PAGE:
supporters.

People often say that, in a democracy, decisions are
made by a majority of the people. Of course, that is not
true. Decisions are made by a majority of those who
make themselves heard…
- Rep. Walter H. Judd

www.Muster.com | e: knowledge@muster.com | p: (804) 318-3522

6

Step One

Create an Advocacy Statement
The first step in implementing any type of digital advocacy strategy or
software system is to create an advocacy mission statement. This policydriven statement must align with the organization’s long-term strategic
goals and supplement the group’s current activities.
Advocacy can be presented as a form of strategic public relations- building the
association’s brand and driving awareness about its mission. Unlike many non-profit
501(c)3 organizations and charity organizations, professional associations and other
501(c)6 groups frequently struggle with crafting a compelling advocacy message
that extends beyond the reach of their membership- and that is okay.
The power of association
advocacy lies in the unified voice
of the membership, not always
from grassroots support. Even if
governmental advocacy is not an
explicit component of the
association’s daily agenda,
reminding members of the
association’s general policy
mission is important on a
year-round basis. This can be as simple as providing a small text box in the
association’s monthly newsletter, adding a bullet point somewhere on the
association’s website and occasionally posting to social media. The desired
legislative results should be reflective of your mission statement, so make it clear
and concise. Action Alerts should also clearly articulate the ultimate goals of certain
policy change.

www.Muster.com | e: knowledge@muster.com | p: (804) 318-3522

7

Step Two

Engage Membership for
Stronger Advocacy
Engagement is more than
communication. Engagement
inspires, encourages and mobilizes.
Without the active support of the
membership, advocacy loses its
citizen-driven power. An association
that successfully implements and
executes a membership-oriented
advocacy strategy will have a
stronger and more powerful
connection with its members.
Engagement benefits everyone
involved: a thriving association and
a satisfied member who feels a
sense of belonging with a
meaningful connection to the
association. Members who care
about an issue and believe in the
mission of your organization will be
more than happy to advocate when
legislative action is needed.

Tips to Engage your
Membership:
Communicate often, but not too
often. Take advantage of all that
social media has to offer and
communicate with your
membership/supporters as
frequently as you can through
your various accounts. However,
when it comes to e-newsletters
and emails, think strategically
about releasing communications.
Be aware that frequent
communications may cause some
members to unsubscribe.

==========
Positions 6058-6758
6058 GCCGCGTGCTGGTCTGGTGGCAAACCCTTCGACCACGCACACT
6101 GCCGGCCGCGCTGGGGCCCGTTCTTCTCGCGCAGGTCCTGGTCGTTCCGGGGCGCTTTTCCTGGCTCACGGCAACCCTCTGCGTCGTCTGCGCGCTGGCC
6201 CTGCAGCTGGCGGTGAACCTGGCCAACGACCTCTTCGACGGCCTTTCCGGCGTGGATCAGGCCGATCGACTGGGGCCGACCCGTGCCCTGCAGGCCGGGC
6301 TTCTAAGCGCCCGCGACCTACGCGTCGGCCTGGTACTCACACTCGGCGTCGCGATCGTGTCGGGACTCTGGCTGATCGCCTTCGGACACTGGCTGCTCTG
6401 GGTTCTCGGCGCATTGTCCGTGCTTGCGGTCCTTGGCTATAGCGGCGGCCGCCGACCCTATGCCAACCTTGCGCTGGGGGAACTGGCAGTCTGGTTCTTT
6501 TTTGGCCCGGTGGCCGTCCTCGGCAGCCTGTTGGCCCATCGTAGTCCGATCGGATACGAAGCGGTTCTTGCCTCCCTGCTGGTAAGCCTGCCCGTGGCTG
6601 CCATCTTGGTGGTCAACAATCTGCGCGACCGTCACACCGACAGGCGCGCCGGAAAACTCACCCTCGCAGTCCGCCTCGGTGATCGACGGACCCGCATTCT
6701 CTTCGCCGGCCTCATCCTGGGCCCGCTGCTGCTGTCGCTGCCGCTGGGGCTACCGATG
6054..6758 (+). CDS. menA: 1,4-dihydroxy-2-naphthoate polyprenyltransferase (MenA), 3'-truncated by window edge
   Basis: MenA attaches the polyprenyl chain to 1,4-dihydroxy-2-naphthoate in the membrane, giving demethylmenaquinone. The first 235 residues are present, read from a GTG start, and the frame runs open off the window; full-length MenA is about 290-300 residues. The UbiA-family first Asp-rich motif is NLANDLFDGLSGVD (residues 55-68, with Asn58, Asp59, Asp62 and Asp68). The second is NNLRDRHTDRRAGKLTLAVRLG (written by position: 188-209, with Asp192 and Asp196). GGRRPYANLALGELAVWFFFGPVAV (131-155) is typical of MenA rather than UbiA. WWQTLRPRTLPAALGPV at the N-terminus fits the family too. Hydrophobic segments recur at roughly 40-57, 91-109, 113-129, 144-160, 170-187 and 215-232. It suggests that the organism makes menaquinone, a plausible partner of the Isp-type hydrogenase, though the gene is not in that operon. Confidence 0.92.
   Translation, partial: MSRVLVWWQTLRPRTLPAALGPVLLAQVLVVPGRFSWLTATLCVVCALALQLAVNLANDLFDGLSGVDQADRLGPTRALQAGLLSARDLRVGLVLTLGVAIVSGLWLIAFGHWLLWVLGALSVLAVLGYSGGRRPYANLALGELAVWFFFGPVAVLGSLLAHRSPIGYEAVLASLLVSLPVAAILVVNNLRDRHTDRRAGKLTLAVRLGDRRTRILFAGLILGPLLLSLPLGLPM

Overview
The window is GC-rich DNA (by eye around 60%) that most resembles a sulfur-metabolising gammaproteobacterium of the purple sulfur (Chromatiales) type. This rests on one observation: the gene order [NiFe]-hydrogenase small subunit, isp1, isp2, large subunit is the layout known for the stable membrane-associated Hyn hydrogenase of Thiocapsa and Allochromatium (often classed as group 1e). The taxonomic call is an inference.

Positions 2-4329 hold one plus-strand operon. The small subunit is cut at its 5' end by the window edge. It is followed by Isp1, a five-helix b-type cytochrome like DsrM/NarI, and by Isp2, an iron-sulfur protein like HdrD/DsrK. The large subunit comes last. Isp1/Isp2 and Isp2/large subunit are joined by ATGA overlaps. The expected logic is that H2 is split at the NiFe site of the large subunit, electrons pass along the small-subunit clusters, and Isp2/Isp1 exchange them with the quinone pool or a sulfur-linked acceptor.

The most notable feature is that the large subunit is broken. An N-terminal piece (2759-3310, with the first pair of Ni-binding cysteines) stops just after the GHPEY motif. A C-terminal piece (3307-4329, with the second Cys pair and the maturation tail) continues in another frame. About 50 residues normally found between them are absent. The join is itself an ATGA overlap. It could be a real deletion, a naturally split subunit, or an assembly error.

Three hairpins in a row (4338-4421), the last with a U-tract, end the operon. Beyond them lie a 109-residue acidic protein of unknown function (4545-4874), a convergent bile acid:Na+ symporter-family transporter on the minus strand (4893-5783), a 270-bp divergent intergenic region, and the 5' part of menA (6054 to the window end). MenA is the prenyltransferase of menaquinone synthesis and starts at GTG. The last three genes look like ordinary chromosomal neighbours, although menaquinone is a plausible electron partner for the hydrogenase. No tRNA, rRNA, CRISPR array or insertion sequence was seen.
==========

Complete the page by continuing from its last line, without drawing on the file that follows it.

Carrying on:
Consider integrating offline and
online membership
correspondence for a more
complete communication
approach.

Engaging your membership will pay big dividends when it come to
future advocacy campaigns. The Congressional Management Foundation
found that: “Internet users who contacted Congress were motivated to
do so because they cared deeply about an issue (91%). Even a majority
(88%) of those who contacted Congress as a result of a third party
request indicated this was part of their reason for doing so.”1

1. http://www.congressfoundation.org/component/content/article/253

www.Muster.com | e: knowledge@muster.com | p: (804) 318-3522

8

Step Three

Use Legislative Results as a Tool
for Engagement
Create a legislative timeline. Know when your
state’s legislative session is occurring, and map out
key pieces of legislation you are hoping to
influence. Strategically engage your contacts in
light of upcoming legislative moves. During the
legislative session, keeping track of the
membership’s involvement in advocacy is crucial.
Anytime that a bill is passed or killed in favor of
“Political mobilization is
your association’s policy stance, immediately let
seldom spontaneous”
your members know that their role in contacting
-Jack Walker
their legislators was part of real change.
Members need to know that they are valuable and their contributions led to a
certain result, and in doing so, engagement will skyrocket. (Sidebar: at Muster,
we’ve seen engagement rates so high, nearly every single member contacted
their elected official and the association was successful in passing it’s bill!).

Tips to Engage your Membership:
Create a sense of community
Think about the common bond between
your membership and/or supporter base.
Are they all working in the same profession?
Do they all live in the same state? Find
connections between those who support
your organization, and use those
connections to create a sense of solidarity
among your members and supporters.
Strengthening your relationship with your supporters goes beyond the
direct association-contact connection. It’s helpful to create a sense of
community among your members by helping them feel unified (think: “we”
are in this together!). When the legislative sessions roll around, your
membership will feel like they are acting as a part of a greater unit, acting
on behalf of an issue that affects their own community.

www.Muster.com | e: knowledge@muster.com | p: (804) 318-3522

9